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Build your own barn door tracker. A reference design

This post provides you a reference design to start building your barn door tracker. You might want to refer to the other posts in this blog for detailed design choices. The design is for an “isosceles” barn door tracker. This design’s fundamental idea is to use readily available components in the market and to give an opportunity for people with minimal DIY skills to build it.

The bill of materials to build the tracker

Please note that you can exchange some of the components listed below to what is easily available for you. The choice of the 8mm pitch lead screw was made because this is available in high quality and at very low prices thanks to the popularity of DIY 3D printing machines. This lead screw (threaded rod) is used extensively in the build of 3D printing machines. If you change this, then corresponding change needs to be done in the software side to change the motor speed. If you are using your own motor speed controller, then take a look at the online speed calculator.

Ply wood for camera arm and fixed arm350mm x 200mm2
Ply wood for motor and nut carriers80mm x 100mm2
Door hinges76mm (3")6
Threaded rod or lead screw200mm length, 8mm pitch, trapezoidal thread (Standard for DIY 3D printing machines and hence widely available)1
Nut for threaded rod or lead screwTo suit your selection of threaded rod1
Shaft coupler8mm to 5mm (or to match your selection of threaded rod and stepper motor shaft)1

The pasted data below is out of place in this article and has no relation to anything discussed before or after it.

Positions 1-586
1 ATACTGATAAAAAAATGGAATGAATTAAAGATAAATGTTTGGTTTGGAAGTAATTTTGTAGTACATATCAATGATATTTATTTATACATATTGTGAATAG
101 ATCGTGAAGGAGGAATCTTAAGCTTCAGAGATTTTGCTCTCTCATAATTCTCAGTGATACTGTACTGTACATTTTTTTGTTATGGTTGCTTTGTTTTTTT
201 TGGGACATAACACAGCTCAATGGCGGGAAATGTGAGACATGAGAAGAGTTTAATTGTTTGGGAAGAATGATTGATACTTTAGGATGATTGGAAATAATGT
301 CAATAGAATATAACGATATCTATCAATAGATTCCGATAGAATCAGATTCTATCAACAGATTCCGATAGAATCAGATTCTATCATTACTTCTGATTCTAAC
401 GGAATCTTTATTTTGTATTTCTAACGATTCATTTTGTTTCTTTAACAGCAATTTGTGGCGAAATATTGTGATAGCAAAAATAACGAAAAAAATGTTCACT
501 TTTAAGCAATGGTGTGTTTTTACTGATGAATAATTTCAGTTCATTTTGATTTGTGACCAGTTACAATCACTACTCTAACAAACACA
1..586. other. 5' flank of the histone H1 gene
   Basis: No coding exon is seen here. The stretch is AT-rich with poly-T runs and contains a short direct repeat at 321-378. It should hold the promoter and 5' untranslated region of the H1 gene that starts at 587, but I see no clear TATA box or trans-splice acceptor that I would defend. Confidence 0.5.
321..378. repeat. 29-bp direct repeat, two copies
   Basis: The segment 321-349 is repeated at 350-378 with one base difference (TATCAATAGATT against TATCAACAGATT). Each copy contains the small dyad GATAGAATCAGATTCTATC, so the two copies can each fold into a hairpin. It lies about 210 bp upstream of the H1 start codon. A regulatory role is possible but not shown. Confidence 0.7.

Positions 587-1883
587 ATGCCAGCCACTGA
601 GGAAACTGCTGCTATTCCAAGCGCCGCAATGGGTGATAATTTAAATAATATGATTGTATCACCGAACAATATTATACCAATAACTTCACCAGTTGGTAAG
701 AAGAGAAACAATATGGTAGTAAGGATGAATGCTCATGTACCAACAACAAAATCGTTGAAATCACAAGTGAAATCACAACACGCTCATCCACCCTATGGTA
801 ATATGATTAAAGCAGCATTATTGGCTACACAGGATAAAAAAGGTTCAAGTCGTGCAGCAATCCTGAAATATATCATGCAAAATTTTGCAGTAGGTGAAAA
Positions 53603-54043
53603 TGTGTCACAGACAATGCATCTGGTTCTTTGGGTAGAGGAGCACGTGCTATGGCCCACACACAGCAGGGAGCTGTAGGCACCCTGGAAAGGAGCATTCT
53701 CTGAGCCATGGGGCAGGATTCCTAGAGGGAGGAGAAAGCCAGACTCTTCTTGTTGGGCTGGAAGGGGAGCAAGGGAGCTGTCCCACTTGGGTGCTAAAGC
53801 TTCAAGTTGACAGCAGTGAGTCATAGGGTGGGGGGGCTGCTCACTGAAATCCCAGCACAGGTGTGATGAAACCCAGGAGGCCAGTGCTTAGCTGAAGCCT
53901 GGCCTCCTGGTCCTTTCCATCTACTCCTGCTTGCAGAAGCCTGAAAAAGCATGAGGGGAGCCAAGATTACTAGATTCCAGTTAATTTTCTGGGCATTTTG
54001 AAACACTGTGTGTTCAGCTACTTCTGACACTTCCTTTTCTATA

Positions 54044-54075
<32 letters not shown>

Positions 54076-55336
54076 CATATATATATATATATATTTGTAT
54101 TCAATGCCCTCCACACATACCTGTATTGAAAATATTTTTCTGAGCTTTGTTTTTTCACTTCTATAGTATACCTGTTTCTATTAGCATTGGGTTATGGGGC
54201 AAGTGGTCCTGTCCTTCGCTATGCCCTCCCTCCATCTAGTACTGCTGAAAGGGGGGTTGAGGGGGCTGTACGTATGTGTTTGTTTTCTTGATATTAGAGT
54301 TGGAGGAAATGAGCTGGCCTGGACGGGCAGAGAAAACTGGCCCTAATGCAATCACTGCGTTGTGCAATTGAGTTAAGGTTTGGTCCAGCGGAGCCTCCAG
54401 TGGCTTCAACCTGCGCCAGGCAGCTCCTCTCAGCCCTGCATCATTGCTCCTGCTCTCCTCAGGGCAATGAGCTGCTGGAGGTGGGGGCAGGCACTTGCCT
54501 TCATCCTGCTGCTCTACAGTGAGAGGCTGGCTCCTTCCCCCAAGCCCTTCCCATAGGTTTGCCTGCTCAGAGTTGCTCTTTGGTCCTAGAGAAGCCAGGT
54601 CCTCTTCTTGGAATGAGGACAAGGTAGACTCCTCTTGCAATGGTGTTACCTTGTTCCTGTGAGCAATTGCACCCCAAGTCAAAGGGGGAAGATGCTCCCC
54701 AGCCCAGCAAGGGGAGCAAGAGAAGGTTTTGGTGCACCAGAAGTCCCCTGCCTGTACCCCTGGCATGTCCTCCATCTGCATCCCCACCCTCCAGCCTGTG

Stepper motorNEMA 17 bipolar stepper motor1
Stepper motor mounting bracketTo suit your motor. Flat.1
Control circuitReference circuit1
Ball head for camera mountingMini ball head for lenses up to 55mm. Heavier lenses will requires good ball heads1
Laser pointerGreen laser pointer for polar alignment1

Mechanical plan for the tracker

The following plan is can be viewed in full size by clicking on the image. Let’s do a quick run of the design:

  • The primary hinges connect the camera arm and the fixed arm like a “barn door”. That’s why this is called a barn door tracker
  • The other hinge pairs have the following uses
    • 1 pair connects the nut carrier to the camera arm
    • 1 pair connects the motor carrier to the fixed arm
    • These hinges provide the freedom for the carrier plates to automatically adjust their position as the two arms spread away from each other. This is a critical part of the design. The rigid threaded rod connected to both the carrier plates will force the hinges to adjust themselves to create the “isosceles” triangle
  • Note the dark gray color in the hinge mounting holes. Only these positions have to be screwed. The blank holes should be left without fastening with screws. This configuration gives the hinges the required freedom to allows them to automatically adjust.
  • The position of the ball head should be as close to the primary hinges as possible. This reduces the load on the stepper motor, allowing heavier lenses to be used.